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Australian Nationalism: A Mixed Bag

By Martin Dickens

After a recent trip to the nation’s capital, it became apparent that the political institutions and national culture which Australia has cannot be defined as entirely unique. From the presence of British and European furnishings in the Houses of Parliament to the inclusions of Japanese and allied propaganda and artillery in the Australian War Memorial, our country has truly been influenced by many foreign nations. However, regardless of these distinct traits, the overall theme and identifying feature of nationalism for Australia is the open practice of free speech and individual liberty. From the beginnings of Canberra, reflected in the Museum of Australian Democracy to the current Parliament House, the inclusiveness of citizens, media and all governmental representatives in discussing the issues of national concern is evidence that the adoption of many political systems into the current political arrangement has achieved equality and fairness.

Whilst this harmonious view portrays Australia in a light of heightened prosperity and effectiveness, the life of a politician can, at best, be described as turbulent and trying. On first arriving in Canberra, the group had scheduled a meeting with NSW Nationals Senator Fiona Nash. This meeting, however, was brief, as the senator was rushed into the Chamber to provide an address to the other members in the house. Personally, this erratic pace of political life not only provided me with a personal appreciation for the life a politician leads, but furthermore, indicated how our system of politics relies upon decisions being made in brief and often uneducated grounds. The rapid pace of globalisation has definitely influenced our system of governance and in effect, dictates new means of acknowledging and identifying the presence of nationalism in the twenty-first century.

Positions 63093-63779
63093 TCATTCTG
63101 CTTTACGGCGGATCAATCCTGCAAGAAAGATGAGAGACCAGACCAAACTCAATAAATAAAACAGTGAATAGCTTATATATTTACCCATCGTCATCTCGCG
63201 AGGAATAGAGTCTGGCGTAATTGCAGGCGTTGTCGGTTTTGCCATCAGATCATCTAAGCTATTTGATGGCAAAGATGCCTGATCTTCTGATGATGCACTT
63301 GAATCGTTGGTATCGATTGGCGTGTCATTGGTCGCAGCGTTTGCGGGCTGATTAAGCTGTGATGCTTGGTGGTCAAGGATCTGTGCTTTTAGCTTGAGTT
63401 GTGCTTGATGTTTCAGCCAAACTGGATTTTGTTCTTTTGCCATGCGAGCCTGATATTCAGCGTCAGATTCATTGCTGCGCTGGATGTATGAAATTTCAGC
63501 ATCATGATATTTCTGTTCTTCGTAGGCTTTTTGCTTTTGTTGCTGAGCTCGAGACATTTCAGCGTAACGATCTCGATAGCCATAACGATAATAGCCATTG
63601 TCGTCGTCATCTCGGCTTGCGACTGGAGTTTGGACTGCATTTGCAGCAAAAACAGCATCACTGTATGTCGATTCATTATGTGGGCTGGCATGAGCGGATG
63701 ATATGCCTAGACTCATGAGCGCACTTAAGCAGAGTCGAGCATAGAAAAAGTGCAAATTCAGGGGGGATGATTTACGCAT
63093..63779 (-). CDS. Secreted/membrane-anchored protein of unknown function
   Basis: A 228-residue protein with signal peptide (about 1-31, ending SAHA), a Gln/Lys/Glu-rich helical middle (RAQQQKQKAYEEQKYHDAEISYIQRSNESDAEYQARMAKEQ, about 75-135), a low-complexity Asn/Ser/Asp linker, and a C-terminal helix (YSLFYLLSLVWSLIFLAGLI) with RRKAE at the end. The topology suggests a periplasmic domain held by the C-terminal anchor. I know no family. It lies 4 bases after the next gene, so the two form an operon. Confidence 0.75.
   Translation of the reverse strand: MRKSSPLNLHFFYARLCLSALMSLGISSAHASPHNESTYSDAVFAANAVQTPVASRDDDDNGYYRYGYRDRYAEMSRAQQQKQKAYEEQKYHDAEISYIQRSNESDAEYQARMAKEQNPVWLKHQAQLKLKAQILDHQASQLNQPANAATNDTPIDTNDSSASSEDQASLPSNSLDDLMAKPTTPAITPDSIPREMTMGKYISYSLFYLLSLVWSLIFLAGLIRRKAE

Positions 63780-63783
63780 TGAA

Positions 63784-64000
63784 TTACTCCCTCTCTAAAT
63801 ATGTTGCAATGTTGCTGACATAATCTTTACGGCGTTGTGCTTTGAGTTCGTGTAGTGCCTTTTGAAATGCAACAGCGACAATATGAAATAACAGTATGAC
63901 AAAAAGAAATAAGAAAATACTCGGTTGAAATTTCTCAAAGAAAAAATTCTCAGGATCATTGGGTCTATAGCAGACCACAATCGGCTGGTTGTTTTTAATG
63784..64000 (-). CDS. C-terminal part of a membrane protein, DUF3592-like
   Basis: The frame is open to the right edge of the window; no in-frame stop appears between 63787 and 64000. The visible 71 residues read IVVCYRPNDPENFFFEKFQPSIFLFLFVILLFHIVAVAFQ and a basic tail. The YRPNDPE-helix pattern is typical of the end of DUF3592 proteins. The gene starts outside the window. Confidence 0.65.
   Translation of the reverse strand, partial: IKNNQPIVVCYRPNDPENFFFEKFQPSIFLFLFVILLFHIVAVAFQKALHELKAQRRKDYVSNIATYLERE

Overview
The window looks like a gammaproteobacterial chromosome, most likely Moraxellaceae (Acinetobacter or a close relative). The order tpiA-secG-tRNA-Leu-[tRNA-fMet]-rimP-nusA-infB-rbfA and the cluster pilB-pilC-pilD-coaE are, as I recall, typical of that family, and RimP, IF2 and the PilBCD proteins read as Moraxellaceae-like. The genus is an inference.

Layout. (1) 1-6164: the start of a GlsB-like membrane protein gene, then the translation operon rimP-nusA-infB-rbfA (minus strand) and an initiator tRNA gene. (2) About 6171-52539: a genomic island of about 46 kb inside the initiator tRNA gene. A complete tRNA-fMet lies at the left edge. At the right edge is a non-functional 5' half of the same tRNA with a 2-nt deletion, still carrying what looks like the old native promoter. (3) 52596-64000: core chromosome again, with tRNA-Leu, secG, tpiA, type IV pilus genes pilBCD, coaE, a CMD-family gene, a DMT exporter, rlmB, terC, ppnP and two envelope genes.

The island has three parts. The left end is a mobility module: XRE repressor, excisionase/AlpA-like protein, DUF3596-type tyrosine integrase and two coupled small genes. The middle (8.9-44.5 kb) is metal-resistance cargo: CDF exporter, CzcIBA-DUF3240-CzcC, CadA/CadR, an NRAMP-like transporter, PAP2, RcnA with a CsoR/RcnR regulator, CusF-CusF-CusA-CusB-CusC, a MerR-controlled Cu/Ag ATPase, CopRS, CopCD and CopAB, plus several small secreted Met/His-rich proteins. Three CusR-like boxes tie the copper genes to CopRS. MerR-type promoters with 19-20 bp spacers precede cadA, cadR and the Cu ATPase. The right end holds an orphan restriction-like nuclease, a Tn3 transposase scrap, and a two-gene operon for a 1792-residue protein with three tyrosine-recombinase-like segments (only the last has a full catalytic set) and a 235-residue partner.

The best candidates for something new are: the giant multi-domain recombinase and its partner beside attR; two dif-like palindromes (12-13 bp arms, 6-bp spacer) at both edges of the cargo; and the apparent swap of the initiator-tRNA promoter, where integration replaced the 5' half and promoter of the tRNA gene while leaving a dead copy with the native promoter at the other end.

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The views in this story are those of the author and not necessarily those of Our Voice: Politics Albury-Wodonga.